This is a great lower back pain exercise as you can arch your back to get a deep release of tension. Move back into child’s pose once you feel ready to rest. 

Repeat, alternating between child pose and heart melting pose if desired. 

Seated Forward Bend (Paschimottanasana)

Next, bring your legs forward in front of you, sitting on the mat with your back straight. Bring your head toward your knees and touch your fingers to your toes. You can hold onto your ankles or calves as a modification. Try not to bend your knees as you hold the position for at least 30 seconds. 

Adept’s Pose (Siddhasana Twist Modification)

This is a classic yoga mediation pose with a literal twist. First, sit with your legs crosses on your mat. 

Take a moment to focus on your breath in meditation by placing your hands on your thighs close to your knees with your palms up. Close your eyes and take long, deep inhales and exhales through your nose and out your mouth. 

After several cycles of breath, begin your twist by bringing your right arm to your left knee. Breath in as you turn your upper body to the left, looking behind you. Keep your naval facing front as much as possible. Use your free hand as balance as you twist. 

Repeat on the right side using your left hand on your right knee. Remember to take an inhale and exhale as you come in and out of the twist. 

Sun Salutation (Surya Namaskara)

Now that your back is warmed up, let’s get it moving. A sun salvation is a common yoga sequence that stretches all parts of your back. 

Begin in namaste then raise your arms above your head and slowly extend them beyond your upward gaze as you arch your back. Swing your arms out to your side as you lower your head and torso to touch your toes. Keep your head toward your knees.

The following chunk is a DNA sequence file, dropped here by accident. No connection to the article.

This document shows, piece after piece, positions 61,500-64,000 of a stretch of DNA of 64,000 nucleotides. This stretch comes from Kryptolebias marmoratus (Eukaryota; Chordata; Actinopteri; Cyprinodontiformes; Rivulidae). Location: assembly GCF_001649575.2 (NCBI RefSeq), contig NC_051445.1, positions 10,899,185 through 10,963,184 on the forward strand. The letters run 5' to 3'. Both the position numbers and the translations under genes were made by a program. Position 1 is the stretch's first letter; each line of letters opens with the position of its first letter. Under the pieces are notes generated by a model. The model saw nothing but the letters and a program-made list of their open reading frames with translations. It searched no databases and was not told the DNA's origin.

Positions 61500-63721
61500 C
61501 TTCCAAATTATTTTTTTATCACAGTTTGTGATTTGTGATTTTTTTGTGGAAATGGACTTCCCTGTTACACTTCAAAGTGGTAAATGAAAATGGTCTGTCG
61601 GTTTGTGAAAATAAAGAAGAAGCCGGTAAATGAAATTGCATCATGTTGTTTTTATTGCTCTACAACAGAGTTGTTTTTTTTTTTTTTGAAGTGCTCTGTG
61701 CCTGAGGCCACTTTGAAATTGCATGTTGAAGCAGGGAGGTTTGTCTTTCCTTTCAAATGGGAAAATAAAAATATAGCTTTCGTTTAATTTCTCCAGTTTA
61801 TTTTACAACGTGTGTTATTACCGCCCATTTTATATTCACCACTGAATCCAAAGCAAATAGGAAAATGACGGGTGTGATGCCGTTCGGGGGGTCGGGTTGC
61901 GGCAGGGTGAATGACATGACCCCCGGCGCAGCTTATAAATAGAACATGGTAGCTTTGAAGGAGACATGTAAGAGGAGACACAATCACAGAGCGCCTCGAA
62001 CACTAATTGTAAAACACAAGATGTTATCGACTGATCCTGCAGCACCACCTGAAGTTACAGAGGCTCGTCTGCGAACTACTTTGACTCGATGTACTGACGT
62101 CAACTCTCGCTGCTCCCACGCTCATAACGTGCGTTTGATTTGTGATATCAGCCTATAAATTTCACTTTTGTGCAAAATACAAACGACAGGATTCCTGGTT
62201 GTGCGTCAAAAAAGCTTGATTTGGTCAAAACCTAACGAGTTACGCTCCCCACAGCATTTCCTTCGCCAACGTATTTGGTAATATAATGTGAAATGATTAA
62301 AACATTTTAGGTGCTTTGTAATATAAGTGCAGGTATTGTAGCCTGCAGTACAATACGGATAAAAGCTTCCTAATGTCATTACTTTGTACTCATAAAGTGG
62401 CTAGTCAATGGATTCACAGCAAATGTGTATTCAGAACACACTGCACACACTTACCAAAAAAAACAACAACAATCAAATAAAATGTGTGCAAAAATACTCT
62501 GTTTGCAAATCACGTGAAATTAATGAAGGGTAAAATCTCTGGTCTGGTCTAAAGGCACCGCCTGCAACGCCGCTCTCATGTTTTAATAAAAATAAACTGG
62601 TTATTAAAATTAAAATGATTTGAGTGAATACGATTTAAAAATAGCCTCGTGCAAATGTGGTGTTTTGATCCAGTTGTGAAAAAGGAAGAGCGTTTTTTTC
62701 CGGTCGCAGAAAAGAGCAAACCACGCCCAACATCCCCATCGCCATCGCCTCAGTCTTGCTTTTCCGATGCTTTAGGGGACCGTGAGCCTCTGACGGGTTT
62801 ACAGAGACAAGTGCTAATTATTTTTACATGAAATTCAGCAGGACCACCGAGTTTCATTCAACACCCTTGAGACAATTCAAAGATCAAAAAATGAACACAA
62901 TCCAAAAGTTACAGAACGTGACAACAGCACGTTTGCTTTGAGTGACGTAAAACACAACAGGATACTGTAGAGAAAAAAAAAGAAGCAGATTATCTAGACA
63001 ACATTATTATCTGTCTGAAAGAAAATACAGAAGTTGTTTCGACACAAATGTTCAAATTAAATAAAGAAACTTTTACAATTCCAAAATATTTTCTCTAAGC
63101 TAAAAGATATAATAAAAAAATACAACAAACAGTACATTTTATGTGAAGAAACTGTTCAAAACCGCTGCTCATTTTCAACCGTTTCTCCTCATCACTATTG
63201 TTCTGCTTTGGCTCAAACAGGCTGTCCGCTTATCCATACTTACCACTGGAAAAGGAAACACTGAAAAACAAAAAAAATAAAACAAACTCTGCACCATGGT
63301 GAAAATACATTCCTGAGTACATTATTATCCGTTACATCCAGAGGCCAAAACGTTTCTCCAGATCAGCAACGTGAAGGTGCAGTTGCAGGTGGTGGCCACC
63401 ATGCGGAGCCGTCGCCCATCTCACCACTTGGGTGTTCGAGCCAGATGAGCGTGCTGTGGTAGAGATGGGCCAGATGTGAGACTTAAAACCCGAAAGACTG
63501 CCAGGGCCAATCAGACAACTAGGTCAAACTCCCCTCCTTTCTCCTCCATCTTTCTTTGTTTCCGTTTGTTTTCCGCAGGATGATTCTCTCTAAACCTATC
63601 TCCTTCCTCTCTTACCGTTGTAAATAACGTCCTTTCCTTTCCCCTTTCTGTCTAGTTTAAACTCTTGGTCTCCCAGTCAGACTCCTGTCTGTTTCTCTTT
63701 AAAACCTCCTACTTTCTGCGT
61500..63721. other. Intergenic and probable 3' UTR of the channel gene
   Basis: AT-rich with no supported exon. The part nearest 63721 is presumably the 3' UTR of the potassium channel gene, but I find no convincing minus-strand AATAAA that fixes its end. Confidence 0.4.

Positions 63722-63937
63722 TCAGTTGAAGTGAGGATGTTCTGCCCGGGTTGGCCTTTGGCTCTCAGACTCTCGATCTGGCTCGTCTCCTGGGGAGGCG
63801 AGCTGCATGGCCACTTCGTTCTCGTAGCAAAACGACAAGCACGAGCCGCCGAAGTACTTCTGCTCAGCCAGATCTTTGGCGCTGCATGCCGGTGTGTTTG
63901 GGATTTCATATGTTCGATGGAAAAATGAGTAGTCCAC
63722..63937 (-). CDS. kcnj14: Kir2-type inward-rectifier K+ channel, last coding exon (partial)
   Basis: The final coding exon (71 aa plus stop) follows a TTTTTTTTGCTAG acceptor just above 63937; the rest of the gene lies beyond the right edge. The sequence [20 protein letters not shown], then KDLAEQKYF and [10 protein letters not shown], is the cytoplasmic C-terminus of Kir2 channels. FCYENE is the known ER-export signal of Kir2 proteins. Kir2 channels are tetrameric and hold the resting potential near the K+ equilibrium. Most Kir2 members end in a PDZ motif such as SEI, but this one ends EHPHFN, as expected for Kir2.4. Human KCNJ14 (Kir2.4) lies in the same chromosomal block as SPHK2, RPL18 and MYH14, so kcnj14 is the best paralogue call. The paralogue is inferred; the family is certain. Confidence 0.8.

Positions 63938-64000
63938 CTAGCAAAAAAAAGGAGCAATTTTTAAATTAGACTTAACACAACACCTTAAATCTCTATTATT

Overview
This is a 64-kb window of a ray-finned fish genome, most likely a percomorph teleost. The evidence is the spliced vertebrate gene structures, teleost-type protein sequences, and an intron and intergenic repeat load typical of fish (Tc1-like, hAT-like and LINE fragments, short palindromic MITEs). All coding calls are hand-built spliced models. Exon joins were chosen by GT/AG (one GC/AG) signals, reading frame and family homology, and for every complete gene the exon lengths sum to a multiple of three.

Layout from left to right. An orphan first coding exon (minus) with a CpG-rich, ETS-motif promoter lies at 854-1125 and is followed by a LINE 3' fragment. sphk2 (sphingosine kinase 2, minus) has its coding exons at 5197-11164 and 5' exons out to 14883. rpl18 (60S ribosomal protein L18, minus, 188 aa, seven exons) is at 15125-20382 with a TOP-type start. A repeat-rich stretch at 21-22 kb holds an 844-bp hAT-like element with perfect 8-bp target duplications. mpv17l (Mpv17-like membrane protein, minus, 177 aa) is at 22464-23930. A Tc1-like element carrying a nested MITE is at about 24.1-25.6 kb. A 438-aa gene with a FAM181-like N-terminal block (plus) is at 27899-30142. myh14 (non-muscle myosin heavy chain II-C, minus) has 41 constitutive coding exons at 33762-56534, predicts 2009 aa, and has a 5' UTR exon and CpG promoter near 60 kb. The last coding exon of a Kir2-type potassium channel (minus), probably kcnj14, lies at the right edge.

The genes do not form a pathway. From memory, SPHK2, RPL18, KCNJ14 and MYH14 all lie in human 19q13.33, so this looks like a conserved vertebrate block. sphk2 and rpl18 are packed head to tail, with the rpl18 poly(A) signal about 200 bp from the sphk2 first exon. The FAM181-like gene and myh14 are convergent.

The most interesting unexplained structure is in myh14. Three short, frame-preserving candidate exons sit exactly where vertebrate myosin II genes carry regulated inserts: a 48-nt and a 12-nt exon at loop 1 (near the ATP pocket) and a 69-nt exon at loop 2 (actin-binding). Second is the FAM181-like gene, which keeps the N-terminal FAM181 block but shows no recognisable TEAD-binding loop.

Step back with one leg and keep the other in place next to your hands on the mat. Look up as you stretch your lower back pain, left side. In your next sun saluation you can switch sides and stretch your lower back pain, right side. 

After holding for a few minutes, bring the bent leg back and come into a full plank. Lower yourself to the mat and come up into cobra pose. Your palms sit beside you as you lift your chest and head, arching your back.

Bring your hips up as you come into downward facing dog. Step or jump forward to bring both legs back together. Hold your head against your knees then slowly come up, stacking the spine, raising your arms above then beyond your head. Come back to namaste to finish. 

Repeat again using your opposite leg. 

Tree Pose (Vrikshasana)

Finish your yoga for back pain relief sequence by gaining balance with tree pose. Stand on your mat and bend one leg, bringing your foot to your thigh. Don’t place your foot near your knee, go above or below it. 

Bring your hands to namaste and slowly raise them above your head. Hold this yoga pose, finding balance by placing your lower back into your hips and keeping your back straight. 

Repeat using your opposite leg. 

Longterm Benefits of Yoga for Back Pain

To benefit from yoga for back pain it is important to continue your practice even after you find relief. Continuing yoga several times a week will improve your posture, flexibility, and overall strength. Then you will see that the back pain won’t reoccur as much as it did before. 

Make yoga a part of your everyday life by starting yoga at home for more than just back pain relief.